I’m a programmer and I’m really used to the Courier New font. I am quite picky about it – I find other fonts (including other monospace fonts) ugly in comparison.
However, now I have to work on some code that includes Unicode strings, and Courier New does not have full support for Unicode.
Could someone recommend a (monospace) font that is very similar to Courier New, but has Unicode support?
Few if any fonts have “full support for Unicode”. Unicode 6.0 has 109,449 code points. It’s quite expensive from a design perspective to manually create each one of those glyphs when most people will only be using a small fraction of them, not to mention from a file size perspective.
Courier New is actually among the fonts with relatively good Unicode support at 3248 glyphs (in comparison Lucida Sans Unicode only has 1776).
The MingLiU/PMingLiU fonts also support a very wide range of code points, but that’s because these are CKJ (Chinese, Korean, Japanese) fonts, and most of the supported code points are from the CKJ blocks. So unless you need a CKJ font, they’re not much use. And even then, they’re broken down into ~6 different fonts covering different code blocks with 30~40k code points each.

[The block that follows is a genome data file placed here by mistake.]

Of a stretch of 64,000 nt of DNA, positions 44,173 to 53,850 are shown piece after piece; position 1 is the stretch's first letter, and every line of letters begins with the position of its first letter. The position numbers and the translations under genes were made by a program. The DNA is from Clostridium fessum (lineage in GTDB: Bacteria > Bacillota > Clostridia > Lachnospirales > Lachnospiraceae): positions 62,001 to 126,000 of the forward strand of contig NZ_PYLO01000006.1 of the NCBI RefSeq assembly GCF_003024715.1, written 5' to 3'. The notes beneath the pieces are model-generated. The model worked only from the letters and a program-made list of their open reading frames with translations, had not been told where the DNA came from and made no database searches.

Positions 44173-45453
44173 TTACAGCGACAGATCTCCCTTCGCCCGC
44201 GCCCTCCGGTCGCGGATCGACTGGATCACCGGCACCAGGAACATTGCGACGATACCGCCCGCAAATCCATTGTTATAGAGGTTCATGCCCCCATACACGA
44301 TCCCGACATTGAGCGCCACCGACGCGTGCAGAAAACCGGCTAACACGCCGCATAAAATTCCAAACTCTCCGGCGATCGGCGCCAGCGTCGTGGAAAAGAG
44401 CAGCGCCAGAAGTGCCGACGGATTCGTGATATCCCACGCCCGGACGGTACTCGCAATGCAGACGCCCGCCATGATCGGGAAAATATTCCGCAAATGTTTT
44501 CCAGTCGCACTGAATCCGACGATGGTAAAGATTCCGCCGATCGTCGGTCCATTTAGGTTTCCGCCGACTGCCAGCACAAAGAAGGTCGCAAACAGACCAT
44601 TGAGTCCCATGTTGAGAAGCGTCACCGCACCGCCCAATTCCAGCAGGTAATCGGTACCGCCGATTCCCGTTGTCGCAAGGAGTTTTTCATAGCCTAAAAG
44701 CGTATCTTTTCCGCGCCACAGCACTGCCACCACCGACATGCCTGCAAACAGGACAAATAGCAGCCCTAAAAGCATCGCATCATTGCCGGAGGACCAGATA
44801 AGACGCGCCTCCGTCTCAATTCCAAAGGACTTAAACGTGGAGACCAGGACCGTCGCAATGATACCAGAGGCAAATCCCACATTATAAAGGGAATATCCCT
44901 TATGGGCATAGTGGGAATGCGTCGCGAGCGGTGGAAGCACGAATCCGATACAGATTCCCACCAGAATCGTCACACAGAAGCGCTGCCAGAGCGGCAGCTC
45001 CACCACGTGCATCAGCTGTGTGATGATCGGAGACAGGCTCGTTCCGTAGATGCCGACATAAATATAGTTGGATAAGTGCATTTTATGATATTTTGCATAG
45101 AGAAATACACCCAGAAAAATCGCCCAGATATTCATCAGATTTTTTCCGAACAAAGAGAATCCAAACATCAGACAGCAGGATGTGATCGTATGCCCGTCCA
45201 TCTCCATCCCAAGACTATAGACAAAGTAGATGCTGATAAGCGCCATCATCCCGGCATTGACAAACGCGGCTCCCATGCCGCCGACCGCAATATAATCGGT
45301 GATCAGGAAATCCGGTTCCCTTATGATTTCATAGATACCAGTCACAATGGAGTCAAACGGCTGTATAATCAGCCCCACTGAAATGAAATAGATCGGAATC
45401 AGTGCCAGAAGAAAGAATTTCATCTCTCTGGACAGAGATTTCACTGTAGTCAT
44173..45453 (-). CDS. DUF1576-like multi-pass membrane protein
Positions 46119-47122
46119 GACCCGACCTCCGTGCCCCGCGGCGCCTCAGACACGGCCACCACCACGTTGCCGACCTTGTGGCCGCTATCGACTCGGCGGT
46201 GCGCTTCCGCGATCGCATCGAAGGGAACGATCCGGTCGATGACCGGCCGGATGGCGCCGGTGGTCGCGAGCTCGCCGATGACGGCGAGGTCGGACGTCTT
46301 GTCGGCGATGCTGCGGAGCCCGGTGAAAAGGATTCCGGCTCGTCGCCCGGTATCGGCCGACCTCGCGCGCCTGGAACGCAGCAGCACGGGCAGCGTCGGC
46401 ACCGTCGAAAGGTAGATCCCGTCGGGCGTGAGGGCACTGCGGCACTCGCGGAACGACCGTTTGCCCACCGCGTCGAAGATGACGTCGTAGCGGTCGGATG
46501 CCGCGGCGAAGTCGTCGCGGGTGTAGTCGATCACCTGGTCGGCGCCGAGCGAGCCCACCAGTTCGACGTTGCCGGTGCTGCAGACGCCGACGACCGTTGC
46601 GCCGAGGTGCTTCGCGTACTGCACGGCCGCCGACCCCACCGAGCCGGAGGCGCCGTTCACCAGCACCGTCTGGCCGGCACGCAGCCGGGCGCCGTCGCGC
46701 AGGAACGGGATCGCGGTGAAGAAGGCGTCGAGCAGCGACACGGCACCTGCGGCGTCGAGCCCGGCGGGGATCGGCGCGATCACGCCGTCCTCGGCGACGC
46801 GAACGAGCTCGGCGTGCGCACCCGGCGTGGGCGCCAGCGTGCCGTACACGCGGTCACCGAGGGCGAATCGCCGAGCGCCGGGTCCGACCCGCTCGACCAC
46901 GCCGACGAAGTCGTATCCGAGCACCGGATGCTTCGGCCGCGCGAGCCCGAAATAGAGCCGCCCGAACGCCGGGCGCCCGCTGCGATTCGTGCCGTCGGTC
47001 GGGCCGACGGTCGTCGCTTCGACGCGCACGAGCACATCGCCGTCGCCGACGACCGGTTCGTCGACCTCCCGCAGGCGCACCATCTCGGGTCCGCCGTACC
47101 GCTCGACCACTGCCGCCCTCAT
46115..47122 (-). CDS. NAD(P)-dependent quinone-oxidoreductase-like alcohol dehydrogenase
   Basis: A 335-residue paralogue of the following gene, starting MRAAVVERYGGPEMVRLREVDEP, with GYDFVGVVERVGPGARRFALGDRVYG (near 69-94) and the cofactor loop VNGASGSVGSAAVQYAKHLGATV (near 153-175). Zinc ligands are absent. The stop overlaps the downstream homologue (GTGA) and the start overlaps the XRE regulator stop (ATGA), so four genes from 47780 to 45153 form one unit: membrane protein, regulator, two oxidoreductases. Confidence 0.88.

For general-purpose language support, Arial Unicode MS is the best that I know of. It has near complete support across 64 different code blocks, which covers 50,377 code points.
Beyond that, there’s just the Unicode BMP Fallback SIL font, which is a debugging font. It covers all Unicode 5.1 code points, but each glyph is just a rectangular box containing the hex code for that code point. And most OSes come with this font and will display it when a Unicode font lacks a glyph for a particular character.
I mean, it’s possible there might be a crazy typographer or foundry out there who’s created a font with glyphs for all Unicode 5.1 or 6.0 code points, but it would probably be really, really expensive.
Most people would rather just have fonts that cover specific language blocks and use multiple fonts to provide full multilingual support. Especially as different families of languages have intrinsically different typographic styles, so the glyphs would end up looking very different anyway.
Edit: As Mr Lister pointed out, no font at present can support the full Unicode character set since each font can only contain 65536 glyphs max. You might be able to exceed this limit with TruTypeCollections but they would still be separate fonts, just in a single file.